Kalven Report doesn’t justify the University’s decision not to divest

By Daniel Benjamin

Would divesting from Sudan amount to the University deciding that it is its “place as an institution to speak for the individuals in it,” as Chief Investment Officer and University Vice President Peter Stein claims (“U of C Will Not Divest from Sudan,” 4/11/06)? Stein seems to think that the impetus for such an action would be the inclinations or perspectives of U of C students and faculty who support divestment.

Stein puts forward that it is not the University’s “place” to make its investment decisions based on the political tendencies of its constituent members. The argument is rooted in the Kalven Committee’s “Report on the University’s Role in Political and Social Action” of 1967. The Kalven Report correctly and convincingly argues that it is inimical to the University’s purpose to advocate social or political change. The Report says that the University “is not a lobby” and should not “take collective actions on the issues of the day.” Taking any collective position in a case where reasonable people can disagree (and most cases fall under this category) would come “at the price of censuring any minority who do not agree with the view adopted.”

Donating money to a political candidate or divesting from a company with a controversial human rights record would then be clearly out of bounds because both are rooted in a political judgment on which reasonable people differ.

But consider the case at hand. The Khartoum government, through the Janjaweed, is carrying out ethnic cleansing on the non-Arab people of Darfur. The crimes of Khartoum are so significant that the United States Congress—hardly on the vanguard of human rights—declared the conflict genocide and condemned a handful of companies in which the University invests.

I don’t feel a need to argue at length that the conflict in Darfur is genocide, or that the genocide is an unqualified evil. We take the latter point for granted, and the factual record makes the first point unambiguously clear. One can certainly remain politically neutral and still oppose the Khartoum government’s actions. Continuing to provide economic support for the Khartoum government is akin to supporting Nazi Germany with full knowledge of the Final Solution.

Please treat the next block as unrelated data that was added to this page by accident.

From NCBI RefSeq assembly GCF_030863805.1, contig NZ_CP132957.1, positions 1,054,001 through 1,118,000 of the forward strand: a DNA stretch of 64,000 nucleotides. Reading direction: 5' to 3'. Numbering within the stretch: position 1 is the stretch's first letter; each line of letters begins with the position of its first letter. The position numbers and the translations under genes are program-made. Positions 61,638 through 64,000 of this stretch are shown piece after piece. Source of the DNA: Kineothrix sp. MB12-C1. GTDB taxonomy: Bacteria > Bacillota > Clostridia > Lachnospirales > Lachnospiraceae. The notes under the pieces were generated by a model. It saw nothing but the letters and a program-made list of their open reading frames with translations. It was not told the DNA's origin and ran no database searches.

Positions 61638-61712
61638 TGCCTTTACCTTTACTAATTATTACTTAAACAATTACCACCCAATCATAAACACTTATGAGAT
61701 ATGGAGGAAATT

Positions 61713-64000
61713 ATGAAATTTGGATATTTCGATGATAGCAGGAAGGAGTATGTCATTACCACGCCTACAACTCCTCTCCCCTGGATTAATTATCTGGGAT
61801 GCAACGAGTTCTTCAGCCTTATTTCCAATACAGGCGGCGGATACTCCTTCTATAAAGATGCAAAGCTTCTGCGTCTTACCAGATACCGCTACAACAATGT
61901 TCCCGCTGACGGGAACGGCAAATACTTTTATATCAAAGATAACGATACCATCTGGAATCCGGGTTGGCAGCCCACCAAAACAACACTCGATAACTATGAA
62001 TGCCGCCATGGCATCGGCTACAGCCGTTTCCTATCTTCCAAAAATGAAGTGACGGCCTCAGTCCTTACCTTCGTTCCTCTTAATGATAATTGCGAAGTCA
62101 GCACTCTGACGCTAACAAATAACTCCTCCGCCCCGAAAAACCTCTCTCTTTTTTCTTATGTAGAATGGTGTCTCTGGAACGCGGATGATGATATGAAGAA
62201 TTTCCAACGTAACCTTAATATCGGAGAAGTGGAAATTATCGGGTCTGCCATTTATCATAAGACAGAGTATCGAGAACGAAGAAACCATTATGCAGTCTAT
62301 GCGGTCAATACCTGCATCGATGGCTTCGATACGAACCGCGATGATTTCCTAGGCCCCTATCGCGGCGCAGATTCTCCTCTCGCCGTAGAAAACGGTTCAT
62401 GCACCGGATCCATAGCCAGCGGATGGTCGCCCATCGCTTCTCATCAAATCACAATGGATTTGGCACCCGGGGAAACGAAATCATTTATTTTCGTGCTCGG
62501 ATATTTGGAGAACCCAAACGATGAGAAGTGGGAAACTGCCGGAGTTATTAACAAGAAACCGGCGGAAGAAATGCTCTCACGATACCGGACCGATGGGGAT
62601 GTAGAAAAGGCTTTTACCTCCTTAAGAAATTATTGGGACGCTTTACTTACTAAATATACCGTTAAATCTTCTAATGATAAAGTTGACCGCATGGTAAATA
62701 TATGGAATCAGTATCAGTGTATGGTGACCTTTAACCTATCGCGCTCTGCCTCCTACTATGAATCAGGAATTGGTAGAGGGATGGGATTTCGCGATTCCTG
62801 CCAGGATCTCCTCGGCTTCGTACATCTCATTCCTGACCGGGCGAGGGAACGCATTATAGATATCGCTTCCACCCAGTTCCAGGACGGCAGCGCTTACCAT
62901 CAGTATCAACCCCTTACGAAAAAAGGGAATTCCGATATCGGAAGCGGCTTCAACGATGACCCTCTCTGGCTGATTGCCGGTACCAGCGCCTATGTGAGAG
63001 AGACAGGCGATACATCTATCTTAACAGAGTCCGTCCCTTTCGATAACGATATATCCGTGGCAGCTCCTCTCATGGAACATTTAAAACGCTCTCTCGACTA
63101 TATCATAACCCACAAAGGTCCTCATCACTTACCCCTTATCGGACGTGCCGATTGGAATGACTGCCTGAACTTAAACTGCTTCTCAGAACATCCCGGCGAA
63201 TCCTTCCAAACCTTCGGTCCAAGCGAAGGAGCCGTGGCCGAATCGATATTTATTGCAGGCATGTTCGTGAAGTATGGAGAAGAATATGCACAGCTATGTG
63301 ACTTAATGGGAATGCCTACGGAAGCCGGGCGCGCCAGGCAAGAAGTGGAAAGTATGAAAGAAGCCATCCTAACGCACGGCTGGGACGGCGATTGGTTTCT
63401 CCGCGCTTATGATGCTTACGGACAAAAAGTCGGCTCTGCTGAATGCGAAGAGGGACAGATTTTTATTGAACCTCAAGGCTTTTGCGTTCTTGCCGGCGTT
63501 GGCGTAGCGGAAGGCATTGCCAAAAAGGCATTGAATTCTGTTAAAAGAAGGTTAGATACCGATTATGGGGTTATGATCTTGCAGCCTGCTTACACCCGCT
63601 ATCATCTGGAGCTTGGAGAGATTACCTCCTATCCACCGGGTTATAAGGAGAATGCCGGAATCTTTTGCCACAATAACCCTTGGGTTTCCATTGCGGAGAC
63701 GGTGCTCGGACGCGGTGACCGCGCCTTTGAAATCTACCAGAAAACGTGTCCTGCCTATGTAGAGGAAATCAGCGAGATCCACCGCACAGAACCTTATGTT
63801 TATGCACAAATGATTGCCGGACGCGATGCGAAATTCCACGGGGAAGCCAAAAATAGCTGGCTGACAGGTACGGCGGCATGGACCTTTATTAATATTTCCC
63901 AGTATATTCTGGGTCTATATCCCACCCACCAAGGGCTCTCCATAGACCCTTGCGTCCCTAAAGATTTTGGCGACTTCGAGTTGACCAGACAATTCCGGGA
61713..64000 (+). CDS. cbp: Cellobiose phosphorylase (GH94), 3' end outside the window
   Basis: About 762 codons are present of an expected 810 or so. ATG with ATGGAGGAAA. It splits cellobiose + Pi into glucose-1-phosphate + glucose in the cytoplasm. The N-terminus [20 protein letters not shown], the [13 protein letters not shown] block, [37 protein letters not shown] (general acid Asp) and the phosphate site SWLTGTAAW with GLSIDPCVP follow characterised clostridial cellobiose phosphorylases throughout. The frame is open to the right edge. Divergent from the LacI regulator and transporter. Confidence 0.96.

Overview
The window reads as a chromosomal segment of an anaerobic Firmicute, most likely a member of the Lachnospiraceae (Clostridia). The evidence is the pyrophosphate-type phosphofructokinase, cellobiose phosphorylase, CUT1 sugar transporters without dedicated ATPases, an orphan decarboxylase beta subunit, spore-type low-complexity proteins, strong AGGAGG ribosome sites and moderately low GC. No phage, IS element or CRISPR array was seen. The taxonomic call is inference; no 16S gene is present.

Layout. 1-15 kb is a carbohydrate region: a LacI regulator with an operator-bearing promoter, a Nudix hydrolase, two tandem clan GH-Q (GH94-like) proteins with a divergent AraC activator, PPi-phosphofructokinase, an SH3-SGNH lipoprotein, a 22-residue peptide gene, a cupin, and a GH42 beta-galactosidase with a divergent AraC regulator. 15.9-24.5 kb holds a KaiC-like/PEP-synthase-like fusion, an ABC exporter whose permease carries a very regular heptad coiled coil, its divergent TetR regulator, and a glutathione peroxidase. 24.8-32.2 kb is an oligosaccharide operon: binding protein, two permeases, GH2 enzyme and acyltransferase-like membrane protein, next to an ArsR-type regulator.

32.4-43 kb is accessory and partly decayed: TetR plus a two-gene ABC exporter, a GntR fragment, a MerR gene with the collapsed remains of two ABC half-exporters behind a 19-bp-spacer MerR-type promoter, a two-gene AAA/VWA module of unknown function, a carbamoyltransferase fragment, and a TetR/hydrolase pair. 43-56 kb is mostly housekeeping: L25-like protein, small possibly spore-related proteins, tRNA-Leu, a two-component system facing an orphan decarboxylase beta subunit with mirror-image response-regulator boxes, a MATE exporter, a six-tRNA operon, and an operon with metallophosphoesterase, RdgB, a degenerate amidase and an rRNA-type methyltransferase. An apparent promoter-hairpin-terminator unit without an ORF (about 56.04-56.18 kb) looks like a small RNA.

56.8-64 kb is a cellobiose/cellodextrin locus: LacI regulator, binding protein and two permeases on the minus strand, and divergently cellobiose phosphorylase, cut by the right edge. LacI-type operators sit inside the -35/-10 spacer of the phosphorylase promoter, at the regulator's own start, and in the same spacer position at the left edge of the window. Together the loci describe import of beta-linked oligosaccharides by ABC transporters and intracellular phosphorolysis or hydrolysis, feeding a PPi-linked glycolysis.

The Kalven Report makes some limited concession to the possibility of an “exceptional instance” in which “activities of the University may appear so incompatible with paramount social values as to require careful assessment of the consequences” [emphasis added]. Doesn’t economic support for genocide constitute such an incompatibility, necessitating divestment? And if not, what on earth could the Kalven Report have had in mind?

I should be careful to make clear that there is a deep and substantive difference between choosing whether to support a political candidate and whether to divest from Sudan, beyond a matter of more or less consensus on the moral rightness of the issue. Choosing not to financially support a political candidate that the majority of the University greatly supports has no moral cost. We would not be complicit in genocide by allowing a fantastic political candidate to fail.

It may not be wrong for the University to fail to stop suffering and death, but for the University to cause suffering and death, directly or indirectly, is certainly wrong. Divesting from Sudan would not violate the Kalven Report; it would instantiate the necessary exception that the Report itself delineates.